Timeful produces an iOS app of the same name that takes your calendar or to-do list and makes it smarter. The service suggests events to go along with those you create manually. I see you have a meeting at 12. How about spending the hour before working on your presentation? That sort of thing.
In a post to the official Gmail blog today, Google announced that it has acquired Timeful. Going forward, the team will now spend its time working on Google apps.
Google Calendar already creates events based on messages in your Gmail account. This acquisition shows that more expansive predictive capabilities are on the way. Read More
Everyone panic! The HBO app is no longer listed in the Google Play Store! Game of Thrones starts in three weeks, how are we going to - wait, what's that? HBO Go is still there? Oh, it's the other HBO app that's gone. The one that doesn't stream episodes and movies. The one that no one uses. Well that's all right, then.
Yes, HBO fans, you can rest easy: nothing is happening to HBO Go, the cable service's streaming app that's free for subscribers. The previous HBO app, which featured a television schedule and various behind-the-scenes goodies, seems to have been un-published. Read More
In a series of tweets earlier, HTC offered some insight into the status of updates coming to the DNA and One, hopefully giving some comfort to owners of the respective devices, though updates can never come soon enough for many.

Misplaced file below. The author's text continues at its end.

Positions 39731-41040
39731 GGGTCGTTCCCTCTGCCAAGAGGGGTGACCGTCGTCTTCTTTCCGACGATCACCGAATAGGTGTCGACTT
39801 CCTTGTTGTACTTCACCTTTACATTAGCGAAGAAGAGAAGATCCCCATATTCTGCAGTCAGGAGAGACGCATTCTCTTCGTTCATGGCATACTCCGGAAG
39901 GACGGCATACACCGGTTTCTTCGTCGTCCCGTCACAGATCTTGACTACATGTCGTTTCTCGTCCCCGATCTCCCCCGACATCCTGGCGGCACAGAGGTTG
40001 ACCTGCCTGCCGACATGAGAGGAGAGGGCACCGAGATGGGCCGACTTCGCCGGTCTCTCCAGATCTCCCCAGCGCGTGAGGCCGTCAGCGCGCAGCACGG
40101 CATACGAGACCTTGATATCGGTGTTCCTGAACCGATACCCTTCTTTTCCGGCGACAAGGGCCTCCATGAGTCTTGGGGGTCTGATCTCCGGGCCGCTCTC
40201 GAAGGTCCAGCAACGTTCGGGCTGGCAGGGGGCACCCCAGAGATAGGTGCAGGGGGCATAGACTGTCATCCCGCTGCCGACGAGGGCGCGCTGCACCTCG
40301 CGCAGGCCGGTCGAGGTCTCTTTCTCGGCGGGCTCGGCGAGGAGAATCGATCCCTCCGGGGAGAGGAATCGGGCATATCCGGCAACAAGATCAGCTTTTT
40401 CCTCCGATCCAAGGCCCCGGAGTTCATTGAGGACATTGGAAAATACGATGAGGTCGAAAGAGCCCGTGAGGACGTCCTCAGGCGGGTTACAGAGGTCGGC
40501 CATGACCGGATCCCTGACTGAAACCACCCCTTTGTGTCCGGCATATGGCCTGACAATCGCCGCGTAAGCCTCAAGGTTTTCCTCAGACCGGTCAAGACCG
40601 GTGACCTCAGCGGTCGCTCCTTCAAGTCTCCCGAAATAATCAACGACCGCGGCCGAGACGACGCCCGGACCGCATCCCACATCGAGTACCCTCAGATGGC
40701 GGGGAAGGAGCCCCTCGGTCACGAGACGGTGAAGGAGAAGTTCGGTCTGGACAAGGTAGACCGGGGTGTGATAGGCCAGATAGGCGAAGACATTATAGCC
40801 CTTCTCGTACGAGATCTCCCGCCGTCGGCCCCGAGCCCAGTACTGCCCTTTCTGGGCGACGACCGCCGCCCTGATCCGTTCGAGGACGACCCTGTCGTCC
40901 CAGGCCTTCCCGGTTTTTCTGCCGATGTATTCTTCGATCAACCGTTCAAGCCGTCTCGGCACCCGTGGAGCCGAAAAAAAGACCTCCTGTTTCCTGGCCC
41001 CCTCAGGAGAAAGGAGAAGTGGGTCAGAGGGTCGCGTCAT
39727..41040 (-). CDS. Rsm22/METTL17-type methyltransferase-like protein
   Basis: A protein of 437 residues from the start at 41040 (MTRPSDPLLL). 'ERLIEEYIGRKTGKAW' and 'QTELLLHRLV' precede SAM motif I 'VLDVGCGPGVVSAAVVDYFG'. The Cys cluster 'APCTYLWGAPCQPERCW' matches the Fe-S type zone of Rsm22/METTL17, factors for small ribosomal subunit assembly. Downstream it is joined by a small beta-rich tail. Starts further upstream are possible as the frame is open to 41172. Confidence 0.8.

First, HTC addressed concerns over the update to 4.3 for One owners on Verizon, indicating that getting the update cleared with good old VZW would be "a two step process," involving an update for compatibility, and the actual 4.3 update in December.
The above was quickly followed with a clarification that the update's delay would not put the One's 4.4 KitKat update off track - HTC assured gentle tweeters that the update would still be delivered by the end of January 2014. Read More
If you've got a Samsung phone from before the Note 3 and you're on an American carrier, you're probably wondering where your Android 4.3 update is already. The leaked schedule below has been verified to Android Police by two reliable sources, and shows when the 4.3 update is scheduled for the Galaxy S III, Galaxy S4, Galaxy S4 Active, and Galaxy Note II on AT&T, Verizon, Sprint, and T-Mobile. This update will also add support for the Galaxy Gear to these devices.
As you can see, almost everyone should have a 4.3 update ready by the end of November, with T-Mobile's Note II stretching into early December and AT&T's exclusive Galaxy S4 Active waiting until almost Christmas. Read More
For those who don't know the pure magic of Boomerang for Gmail, click here. The service has been around for Chrome and Firefox for quite a while now, and it's great. Basically, Boomerang allows users to schedule messages to send at a predetermined date and time, or "boomerang" them back into their inbox if there's no reply or if a message requires follow-up.
Today, Boomerang for Gmail is unleashing Boomerang for Android – a full Gmail client that packs in all the features you love about Boomerang. That's the good news. The bad news is that the client still has a few quirks, and has a few questionable design/implementation choices. Read More